Flat oysters: these categories depend on the weight for 100 oysters.

. Category 000: 100 oysters = 10–12 kg 

. Category 00: 100 oysters = 9–10 kg 

. Category 0: 100 oysters = 8 kg

. Categories 1-6: = 7, 6, 5, 4, 3, and 2 kg, respectively.

Elsewhere, oysters are usually calibrated according to the size of their shell. In Canada and the United States, cocktail oysters are smaller than 76 mm.

Oysters are sold in boxes and by the dozen at fish stores.

They are also sold without the shell, frozen (without shell), and smoked (canned). 

Oysters are eaten raw, possibly seasoned with a little lemon juice or shallot vinegar, something purists reject because this acidity ruins their original flavor.

Escoffier served them in different ways: à l'Américaine, à l'Anglaise (broiled covered with bacon slices), au gratin, Maréchal (fried in a light batter), Mornay etc.…

It is just possible that the famous recipe for Oysters Rockefeller was inspired by Escoffier's Oysters à la Florentine: the poached oysters are placed in their shell lined with a bed of spinach cooked in butter, then covered with a Mornay sauce and glazed.

Oyster sauce is a popularly used condiment in Chinese cooking. 

Oysters can remain in their box in a cool place at between 5 and 15ºC for up to one week.

If they are sold in bulk, their shell should be laid with the concave side face down, covered with a damp cloth and a weight, at between 5 and 15ºC.

In any case, it is better to use them as quickly as possible.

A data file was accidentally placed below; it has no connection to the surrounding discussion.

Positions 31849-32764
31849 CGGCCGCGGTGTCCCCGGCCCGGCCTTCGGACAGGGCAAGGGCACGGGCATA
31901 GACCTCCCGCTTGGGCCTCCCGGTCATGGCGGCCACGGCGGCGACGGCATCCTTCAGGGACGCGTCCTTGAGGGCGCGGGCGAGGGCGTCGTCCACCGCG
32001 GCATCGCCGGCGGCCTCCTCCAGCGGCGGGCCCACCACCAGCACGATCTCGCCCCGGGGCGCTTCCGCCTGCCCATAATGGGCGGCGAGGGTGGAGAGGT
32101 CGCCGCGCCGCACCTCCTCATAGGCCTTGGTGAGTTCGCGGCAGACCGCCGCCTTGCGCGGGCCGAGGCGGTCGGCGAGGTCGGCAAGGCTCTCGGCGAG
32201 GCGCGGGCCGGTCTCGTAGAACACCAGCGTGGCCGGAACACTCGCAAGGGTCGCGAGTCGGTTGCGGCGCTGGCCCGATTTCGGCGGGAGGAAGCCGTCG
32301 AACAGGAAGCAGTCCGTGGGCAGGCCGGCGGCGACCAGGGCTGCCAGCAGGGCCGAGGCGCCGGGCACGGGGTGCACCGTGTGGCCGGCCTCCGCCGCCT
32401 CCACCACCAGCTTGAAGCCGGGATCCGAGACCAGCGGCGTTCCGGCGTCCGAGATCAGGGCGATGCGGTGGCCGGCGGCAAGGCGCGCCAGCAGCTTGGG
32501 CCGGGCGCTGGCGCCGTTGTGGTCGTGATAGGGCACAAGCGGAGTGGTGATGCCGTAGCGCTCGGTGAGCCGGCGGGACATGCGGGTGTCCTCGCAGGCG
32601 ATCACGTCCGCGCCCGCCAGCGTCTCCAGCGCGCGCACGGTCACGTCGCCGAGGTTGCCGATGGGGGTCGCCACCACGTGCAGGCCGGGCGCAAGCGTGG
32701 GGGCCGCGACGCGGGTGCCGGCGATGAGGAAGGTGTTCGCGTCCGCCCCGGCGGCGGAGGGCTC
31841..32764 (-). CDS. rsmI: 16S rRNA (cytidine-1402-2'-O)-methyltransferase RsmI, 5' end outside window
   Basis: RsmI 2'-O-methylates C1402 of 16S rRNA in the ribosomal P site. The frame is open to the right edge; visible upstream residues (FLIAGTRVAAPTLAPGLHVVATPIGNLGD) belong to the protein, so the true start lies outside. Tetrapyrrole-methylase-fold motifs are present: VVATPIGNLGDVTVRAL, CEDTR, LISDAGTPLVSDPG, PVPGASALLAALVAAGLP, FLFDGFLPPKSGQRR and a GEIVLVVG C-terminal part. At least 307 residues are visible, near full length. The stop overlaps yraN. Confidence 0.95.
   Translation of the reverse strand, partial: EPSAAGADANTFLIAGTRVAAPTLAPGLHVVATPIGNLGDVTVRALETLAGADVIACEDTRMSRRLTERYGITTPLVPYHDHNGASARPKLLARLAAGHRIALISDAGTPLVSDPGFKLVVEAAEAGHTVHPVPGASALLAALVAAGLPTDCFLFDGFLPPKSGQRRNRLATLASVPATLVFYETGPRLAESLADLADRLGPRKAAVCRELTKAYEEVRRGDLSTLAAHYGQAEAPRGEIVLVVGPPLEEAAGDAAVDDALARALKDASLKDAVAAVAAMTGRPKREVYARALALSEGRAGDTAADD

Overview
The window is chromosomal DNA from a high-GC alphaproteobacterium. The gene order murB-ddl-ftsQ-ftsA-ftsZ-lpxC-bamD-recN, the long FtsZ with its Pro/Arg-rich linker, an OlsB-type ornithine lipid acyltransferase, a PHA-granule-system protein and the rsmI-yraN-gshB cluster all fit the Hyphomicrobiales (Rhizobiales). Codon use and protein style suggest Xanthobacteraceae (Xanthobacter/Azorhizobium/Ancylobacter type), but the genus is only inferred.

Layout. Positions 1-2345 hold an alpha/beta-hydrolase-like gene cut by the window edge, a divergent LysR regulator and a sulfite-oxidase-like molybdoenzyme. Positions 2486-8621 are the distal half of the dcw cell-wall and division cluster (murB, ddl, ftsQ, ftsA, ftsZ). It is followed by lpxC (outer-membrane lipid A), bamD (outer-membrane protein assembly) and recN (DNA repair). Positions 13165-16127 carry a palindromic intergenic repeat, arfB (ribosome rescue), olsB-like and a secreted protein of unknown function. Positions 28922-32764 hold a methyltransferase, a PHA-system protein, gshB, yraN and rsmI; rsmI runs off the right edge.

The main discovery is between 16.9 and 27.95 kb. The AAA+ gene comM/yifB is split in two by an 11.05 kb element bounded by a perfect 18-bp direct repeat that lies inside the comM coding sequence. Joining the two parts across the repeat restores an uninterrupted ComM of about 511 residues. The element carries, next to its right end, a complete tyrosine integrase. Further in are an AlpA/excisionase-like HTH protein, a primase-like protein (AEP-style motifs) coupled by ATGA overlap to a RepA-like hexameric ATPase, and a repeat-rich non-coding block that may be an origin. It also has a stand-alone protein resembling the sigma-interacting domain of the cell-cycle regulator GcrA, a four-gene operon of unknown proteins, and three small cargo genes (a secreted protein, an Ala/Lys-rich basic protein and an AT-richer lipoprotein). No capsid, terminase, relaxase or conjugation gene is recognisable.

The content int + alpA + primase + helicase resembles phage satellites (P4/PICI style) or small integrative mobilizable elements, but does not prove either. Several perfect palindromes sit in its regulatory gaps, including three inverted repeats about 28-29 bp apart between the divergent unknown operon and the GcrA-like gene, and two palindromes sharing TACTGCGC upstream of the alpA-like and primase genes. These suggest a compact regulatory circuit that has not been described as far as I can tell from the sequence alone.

Oysters are high in minerals of all kinds, B vitamins, and protein. They barely contain any fat, even spawny oysters, but they have a small amount of carbohydrate.

They are reputed to be an aphrodisiac, but this has never been verified scientifically. However, this belief dates back a very long time – reinforced by Casanova, who easily ate several dozen before going out to find a beautiful woman – leading one to think that perhaps their zinc content is the most important thing. This mineral contributes to the production of testosterone, essential for a good libido, but the absorption of zinc does not have an immediate effect. 

Numerous species of oysters exist around the world, divided into two main categories: flat oysters, with the scientific name of Ostrea, and the concave oyster, Crassostrea.

The most common varieties are:

. European flat oyster (Ostrea edulis), known as belon in Brittany, and gravette in the Arcachon Bay area.

It is farmed in other parts of the world. The pied-de-cheval oyster is very large (300 g on average). It contains a lot of iodine.

. Pacific or Japanese oyster (Crassostrea gigas)

Native to the northwest Pacific Ocean, it is the most widely farmed oyster in the world. In France, this species has replaced the Portuguese oyster, which accounted for the bulk of production in France until the 1970s, when it was decimated by a disease.  

. Huître américaine (Crassostrea virginica): farmed in the United States and Canada.

. Common rock oyster (Crassostrea margaritacea): it is found in Australia, South Africa, and Madagascar.

. New Zealand oyster (Ostrea sinuata or luteria): flat.

The oyster season traditionally fell in the months ending in r. During the remaining months – May, June, July, and August – they are spawny (filled with fertilized eggs), which they release when the water temperature is approximately 18ºC.

. Triploid oysters, also known as "four seasons oysters"

This is an oyster that has been genetically modified (by chromosome manipulation) to make it sterile, and therefore saleable throughout the year. It also develops faster than other, diploid, oysters.